BankingRisk Management

Creating a Plan B for Bank Failure

By October 5, 2023No Comments

SVB’s failure has pushed the conversation about backup cash management banks to the forefront for more companies.

Shifting business to a new cash management bank is a huge ordeal for corporate treasury teams, but concern about bank creditworthiness, triggered by the collapse of Silicon Valley Bank (SVB), is leading more treasuries to explore what’s required and how to set up a backup solution.

Thirty-nine percent of respondents to NeuGroup’s Best Practices in Assessing Bank Counterparty Credit Risk Survey reported they are considering establishing a backup cash management bank to mitigate operational risk in case of a bank failure or a meaningful decline in credit quality (see chart).

That’s a significant percentage because a corporate’s relationship with its cash management bank is very sticky. Switching banks is complicated and extremely time-consuming, involving the creation of a new account structure as well as transitioning pooling and sweeping arrangements.

Taking action. Despite the challenges, several NeuGroup members have already taken steps to establish this alternative solution. One member had the benefit of getting a head start: Towards the end of 2022, discussions began about how to mitigate the risk of a major relationship bank failing. “Even before SVB, we were exploring cyber and geopolitical concerns, and what we would do if our main cash management bank went down,” the member said.

  • While this large multinational did not have a meaningful exposure to SVB, its collapse triggered a more urgent conversation about its preparation for a major event. “Once SVB happened, it really did gain a lot more traction in the company, and moved to the forefront for us to really evaluate the banks we transact with,” the member said. “It also generated stronger sponsorship because the CFO got personally involved.”
  • The company deals with multiple major banks, so the focus was broader than just cash management. “We had conversations with each of them about how they would recover if they experienced a cyberattack.” Those initial conversations helped accelerate the process of setting up a backup provider.

A risk-based approach. The timing and extent of another SVB-like event is, of course, uncertain. So preparation requires flexibility. “We don’t know what the next crisis might be—an outage for a day or a more extended period. We focused on a setup that allowed for optionality,” the assistant treasurer at this organization said.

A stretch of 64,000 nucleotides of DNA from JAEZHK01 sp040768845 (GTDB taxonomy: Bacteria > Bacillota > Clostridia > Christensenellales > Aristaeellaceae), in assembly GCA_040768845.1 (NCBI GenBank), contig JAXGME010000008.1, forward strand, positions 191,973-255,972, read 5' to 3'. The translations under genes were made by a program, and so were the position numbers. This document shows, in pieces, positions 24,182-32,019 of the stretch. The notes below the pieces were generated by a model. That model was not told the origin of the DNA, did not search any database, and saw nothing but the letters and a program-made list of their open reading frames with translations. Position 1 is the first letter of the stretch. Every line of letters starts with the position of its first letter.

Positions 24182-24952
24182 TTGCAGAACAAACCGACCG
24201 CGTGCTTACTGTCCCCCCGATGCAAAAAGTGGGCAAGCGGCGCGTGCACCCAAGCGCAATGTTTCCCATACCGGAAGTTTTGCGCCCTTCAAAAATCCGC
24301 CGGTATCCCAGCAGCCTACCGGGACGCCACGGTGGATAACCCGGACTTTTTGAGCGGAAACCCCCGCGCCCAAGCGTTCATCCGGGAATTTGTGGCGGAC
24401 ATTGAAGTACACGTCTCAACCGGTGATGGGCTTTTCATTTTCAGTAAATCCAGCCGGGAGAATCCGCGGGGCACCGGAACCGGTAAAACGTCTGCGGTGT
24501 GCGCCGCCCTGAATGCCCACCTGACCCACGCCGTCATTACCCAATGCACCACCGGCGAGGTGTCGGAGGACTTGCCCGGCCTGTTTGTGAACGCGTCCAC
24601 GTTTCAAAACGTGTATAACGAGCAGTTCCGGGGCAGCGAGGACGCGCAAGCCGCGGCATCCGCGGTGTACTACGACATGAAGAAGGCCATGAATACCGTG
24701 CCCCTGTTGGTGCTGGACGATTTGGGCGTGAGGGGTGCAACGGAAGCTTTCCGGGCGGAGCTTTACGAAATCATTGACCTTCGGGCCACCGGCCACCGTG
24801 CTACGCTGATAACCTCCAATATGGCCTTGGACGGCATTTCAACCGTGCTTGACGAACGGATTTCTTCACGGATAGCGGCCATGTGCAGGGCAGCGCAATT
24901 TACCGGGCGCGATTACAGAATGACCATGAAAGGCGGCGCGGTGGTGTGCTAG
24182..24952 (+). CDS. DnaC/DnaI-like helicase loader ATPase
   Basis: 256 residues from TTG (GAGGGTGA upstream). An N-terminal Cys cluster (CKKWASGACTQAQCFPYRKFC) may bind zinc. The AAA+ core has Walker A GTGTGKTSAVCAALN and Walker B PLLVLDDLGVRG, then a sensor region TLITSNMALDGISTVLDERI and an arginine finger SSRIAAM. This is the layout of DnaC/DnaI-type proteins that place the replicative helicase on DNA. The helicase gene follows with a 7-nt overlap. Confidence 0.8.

• The process included an evaluation of the type and volume of transactions the company has with each bank. “Then we asked: “What would it take to pivot if one went down?’” The initial focus was domestic. “All funds come into a single concentration account so we can invest more of those funds. We wanted to be able to pivot if we need this backup account,” he said.
  • “We took a risk-based approach,” he added. That meant opening one account for now that does not offer full capabilities but can be quickly expanded. ”We didn’t set up everything that we do today, but to ensure we have liquidity in our structure.”
  • The corporate ran tests with the single account to ensure it can make the switch quickly and that the backup can handle critical treasury transactions smoothly. “We tested our capabilities with that account by running small transactions; we tested the machine,” he said.

Communication is key. Internal and external dialogue is critical when establishing backups. “We had several calls with the bank we chose to make sure we were aligned in what our expectations were and what they wanted from us,” the member said. In addition, treasury kept in close contact with big functional areas with extensive accounts like AP and payroll that would require services right away in the event of a major problem.

  • “We worked with our business partners to make sure we’re protected against disruption at every account where we do big transactions,” the member said. “We had to ensure all lines of communication are open, so we can pivot from bank to bank in times of crisis.”

Cost concerns. Some treasuries may be concerned about the additional fees associated with opening a redundant account. “We looked at the pricing and what could happen—we had to make sure it all made sense on that end,” the member said. The good news: the cost is not necessarily prohibitive.

  • “Fee wise, the cost of having this additional account is very small. You only really get charged when you start moving funds into it and transacting out of it. If we decided to switch it, depending on the volume, we can further negotiate fees.”

An essential part of the playbook. While many treasuries may remain reluctant to go through the process of selecting another bank, opening new accounts and doing extensive testing, the exercise should be part of every company’s business continuity plan.

  • “I think it’s a really smart move. I’d like to advocate that more corporates do it. Having that backup is a super important hedge,” the member said.
  • “It is a lot of work up front, but if you think about it, we do a lot of disaster planning. This is going to go into a business continuity plan like everything else.”
  • And bear in mind that this exercise should not be a one and done. “We will plan to test the arrangement annually and incorporate it into our business continuity playbook.”
Justin Jones

Author Justin Jones

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